YOUNG ISDR CORE TEAM
Hannah Hartung (née Vossel), Outgoing Early Career Representative of the International Society of Diatom Research. Palaeoecologist & Geologist
I am currently a PhD student & "young lecturer" at the University of Bonn. My research focus is the usage of fossilized diatoms in lacustrine sediment cores for the reconstruction of palaeoenvironments and palaeoclimate during the Holocene in the Eastern Mediterranean region, especially Israel.
Andrea Burfeid, Early Career Representative of the International Society of Diatom Research. Aquatic Ecologist.
I am currently finishing my PhD, researching the effect of macro-ecology on diatom communities. I study their taxonomic, bioindicative, morphometric and ecologically functional reactions to changes in freshwater physicochemical traits throughout a 10-year sampling effort. My main interest is the holistic observation of diatom ecology through time.
Xavier Benito-Granell, coordinator. Aquatic ecologist.
I study aquatic ecosystems across different time and spatial scales. My research interest lies on the interface between limnology, paleoecology and biogeography. Diatoms are at the core of my research. Particularly, I´m interested to use species and communities as sentinels of global change, in combination with biophysical and social records to understand complex socio-ecological systems.
I am currently in my second year of my PhD working on the lower Phongolo River catchment. My research focus is on spatial and temporal distribution of diatoms across a hydrological plane. I also focus on the changes in the fossil diatom structure as well as the importance of flood events on the structuring of the diatom community and the interaction between primary producers and consumers. Lastly the study looks at the effects of DDT on non-targeted diatoms and the effects of increased DDT concentrations on the functionality and vitality of diatoms and the ecosystem.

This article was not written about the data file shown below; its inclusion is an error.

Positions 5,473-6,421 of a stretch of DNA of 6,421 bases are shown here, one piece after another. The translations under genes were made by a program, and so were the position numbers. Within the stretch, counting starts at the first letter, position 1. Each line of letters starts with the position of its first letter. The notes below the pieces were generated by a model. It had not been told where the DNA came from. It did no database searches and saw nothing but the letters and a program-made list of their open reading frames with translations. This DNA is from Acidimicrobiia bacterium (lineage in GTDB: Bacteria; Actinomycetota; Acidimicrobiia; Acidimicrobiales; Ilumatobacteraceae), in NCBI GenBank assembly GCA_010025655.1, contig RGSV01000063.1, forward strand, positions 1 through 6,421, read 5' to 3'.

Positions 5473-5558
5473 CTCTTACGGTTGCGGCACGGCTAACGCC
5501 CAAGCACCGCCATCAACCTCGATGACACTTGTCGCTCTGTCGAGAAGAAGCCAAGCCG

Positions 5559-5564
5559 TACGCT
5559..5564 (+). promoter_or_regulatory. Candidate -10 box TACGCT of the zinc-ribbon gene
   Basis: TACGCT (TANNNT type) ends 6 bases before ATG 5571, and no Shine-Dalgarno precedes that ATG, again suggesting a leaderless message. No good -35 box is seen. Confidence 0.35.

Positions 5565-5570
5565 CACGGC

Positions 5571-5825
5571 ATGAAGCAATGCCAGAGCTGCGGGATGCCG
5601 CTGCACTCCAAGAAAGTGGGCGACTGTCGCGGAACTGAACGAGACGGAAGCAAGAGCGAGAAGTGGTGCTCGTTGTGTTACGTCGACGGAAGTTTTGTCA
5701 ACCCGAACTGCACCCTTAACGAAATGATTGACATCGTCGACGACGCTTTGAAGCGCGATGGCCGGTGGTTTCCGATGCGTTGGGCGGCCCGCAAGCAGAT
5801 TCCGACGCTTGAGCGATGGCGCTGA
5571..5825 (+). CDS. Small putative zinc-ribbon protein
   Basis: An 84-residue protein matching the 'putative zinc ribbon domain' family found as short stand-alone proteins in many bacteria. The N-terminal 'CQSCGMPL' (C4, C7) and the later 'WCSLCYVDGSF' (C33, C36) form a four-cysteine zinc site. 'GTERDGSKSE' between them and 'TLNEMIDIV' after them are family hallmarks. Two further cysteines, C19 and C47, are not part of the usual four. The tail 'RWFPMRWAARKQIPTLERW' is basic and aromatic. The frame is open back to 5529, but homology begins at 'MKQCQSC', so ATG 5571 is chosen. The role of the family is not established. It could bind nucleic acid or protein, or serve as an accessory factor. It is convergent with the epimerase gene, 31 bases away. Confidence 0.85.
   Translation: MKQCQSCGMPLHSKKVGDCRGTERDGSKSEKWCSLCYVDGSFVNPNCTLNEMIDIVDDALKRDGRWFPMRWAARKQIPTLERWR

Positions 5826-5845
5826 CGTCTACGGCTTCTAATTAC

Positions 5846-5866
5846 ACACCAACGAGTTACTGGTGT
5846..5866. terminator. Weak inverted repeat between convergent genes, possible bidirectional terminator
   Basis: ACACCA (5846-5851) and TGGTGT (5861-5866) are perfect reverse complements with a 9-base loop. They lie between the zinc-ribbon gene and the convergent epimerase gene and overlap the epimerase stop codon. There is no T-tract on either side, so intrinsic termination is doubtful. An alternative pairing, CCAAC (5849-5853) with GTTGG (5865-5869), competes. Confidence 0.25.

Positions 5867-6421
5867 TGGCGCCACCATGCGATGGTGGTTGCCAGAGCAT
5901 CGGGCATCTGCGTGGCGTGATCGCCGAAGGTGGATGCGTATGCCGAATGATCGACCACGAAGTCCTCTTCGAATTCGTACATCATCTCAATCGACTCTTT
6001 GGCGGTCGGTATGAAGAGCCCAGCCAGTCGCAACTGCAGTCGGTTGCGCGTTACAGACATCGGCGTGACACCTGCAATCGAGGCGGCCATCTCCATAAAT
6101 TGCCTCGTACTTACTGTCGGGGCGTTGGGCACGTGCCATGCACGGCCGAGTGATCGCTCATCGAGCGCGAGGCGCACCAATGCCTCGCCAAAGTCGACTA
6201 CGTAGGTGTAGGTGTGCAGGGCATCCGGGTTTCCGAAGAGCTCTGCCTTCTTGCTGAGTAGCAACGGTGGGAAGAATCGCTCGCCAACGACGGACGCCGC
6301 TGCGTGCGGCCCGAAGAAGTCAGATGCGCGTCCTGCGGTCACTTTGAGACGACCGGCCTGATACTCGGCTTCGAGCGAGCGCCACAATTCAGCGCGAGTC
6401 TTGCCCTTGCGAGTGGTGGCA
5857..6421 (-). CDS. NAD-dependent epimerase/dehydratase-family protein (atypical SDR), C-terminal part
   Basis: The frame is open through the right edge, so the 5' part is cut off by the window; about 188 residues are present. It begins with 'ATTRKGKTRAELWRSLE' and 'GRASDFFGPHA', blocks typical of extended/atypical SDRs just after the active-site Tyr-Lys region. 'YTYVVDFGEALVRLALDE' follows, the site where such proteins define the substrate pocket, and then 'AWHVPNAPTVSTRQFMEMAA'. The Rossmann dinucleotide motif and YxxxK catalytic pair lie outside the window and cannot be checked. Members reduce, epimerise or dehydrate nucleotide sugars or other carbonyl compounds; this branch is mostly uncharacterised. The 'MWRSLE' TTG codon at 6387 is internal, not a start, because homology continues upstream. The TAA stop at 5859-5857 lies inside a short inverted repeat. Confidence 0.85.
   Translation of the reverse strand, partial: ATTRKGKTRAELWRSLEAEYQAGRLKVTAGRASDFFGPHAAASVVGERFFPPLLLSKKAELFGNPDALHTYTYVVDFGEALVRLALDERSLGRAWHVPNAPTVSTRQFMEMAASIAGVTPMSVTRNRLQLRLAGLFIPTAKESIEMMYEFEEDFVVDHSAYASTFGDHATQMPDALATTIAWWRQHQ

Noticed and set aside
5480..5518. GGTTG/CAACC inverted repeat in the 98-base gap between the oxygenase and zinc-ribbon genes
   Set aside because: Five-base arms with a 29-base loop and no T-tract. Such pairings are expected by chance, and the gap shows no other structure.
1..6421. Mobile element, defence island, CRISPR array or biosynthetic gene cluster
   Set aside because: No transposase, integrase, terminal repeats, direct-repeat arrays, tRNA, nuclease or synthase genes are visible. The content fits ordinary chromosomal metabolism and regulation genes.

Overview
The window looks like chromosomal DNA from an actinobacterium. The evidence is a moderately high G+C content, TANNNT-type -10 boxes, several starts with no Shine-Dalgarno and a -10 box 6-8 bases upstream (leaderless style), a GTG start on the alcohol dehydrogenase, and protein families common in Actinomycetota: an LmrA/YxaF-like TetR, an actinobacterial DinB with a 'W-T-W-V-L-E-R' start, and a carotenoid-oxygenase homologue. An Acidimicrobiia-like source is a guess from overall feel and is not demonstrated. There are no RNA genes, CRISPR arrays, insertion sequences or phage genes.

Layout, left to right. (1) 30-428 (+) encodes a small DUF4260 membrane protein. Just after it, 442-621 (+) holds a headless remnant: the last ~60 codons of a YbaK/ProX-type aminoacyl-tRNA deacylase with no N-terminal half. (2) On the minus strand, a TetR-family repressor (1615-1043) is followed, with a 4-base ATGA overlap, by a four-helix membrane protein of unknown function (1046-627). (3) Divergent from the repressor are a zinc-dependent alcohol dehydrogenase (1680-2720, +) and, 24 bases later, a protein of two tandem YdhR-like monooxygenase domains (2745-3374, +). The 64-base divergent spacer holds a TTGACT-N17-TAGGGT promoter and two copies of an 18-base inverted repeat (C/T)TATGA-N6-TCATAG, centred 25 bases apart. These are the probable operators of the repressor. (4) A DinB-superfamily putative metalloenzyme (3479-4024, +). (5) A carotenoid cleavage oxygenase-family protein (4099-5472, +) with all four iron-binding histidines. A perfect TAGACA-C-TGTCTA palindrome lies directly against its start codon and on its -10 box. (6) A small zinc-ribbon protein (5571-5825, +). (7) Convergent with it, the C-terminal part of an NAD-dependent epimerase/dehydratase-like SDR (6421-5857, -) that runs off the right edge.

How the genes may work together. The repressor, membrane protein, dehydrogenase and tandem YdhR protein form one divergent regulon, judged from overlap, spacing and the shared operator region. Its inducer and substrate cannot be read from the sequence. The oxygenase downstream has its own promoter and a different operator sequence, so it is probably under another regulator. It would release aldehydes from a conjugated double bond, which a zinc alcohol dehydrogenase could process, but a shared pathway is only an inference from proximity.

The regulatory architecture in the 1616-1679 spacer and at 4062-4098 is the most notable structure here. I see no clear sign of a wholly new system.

Biodiversity, biogeography and evolution of marine eukaryotes is my field of research. Microalgae constitute an integral part of all photic habitats on the planet. My research aims at assessing the diversity of these algae and uncovering the unknowns. High throughput sequencing (HTS) and other parallel sequencing tools allow us to uncover hidden diversity, which goes unnoticed with the classical microscopic monitoring. In order to unveil this hidden diversity using HTS, the first and foremost important thing is the availability of a taxonomically validated reference dataset. Hence, my research focuses on bridging the gap between classical taxonomy and molecular tools, which allows generating reference barcodes. A reference barcode for a species is generated by collecting, cultivating and characterizing the species of interest by means of for instance microscopy and sequencing of particular DNA marker regions, called barcodes. These barcodes can then be used to identify and assess the species diversity in the HTS metabarcoding approaches. At present, my research focuses on assessing the harmful algae diversity in aquaculture farms. My personal interest has developed towards changes in microalgal assemblages with time, where I focus my interest on how species are evolving and how anthropogenic activity have impacted on the community and ecosystem as a whole.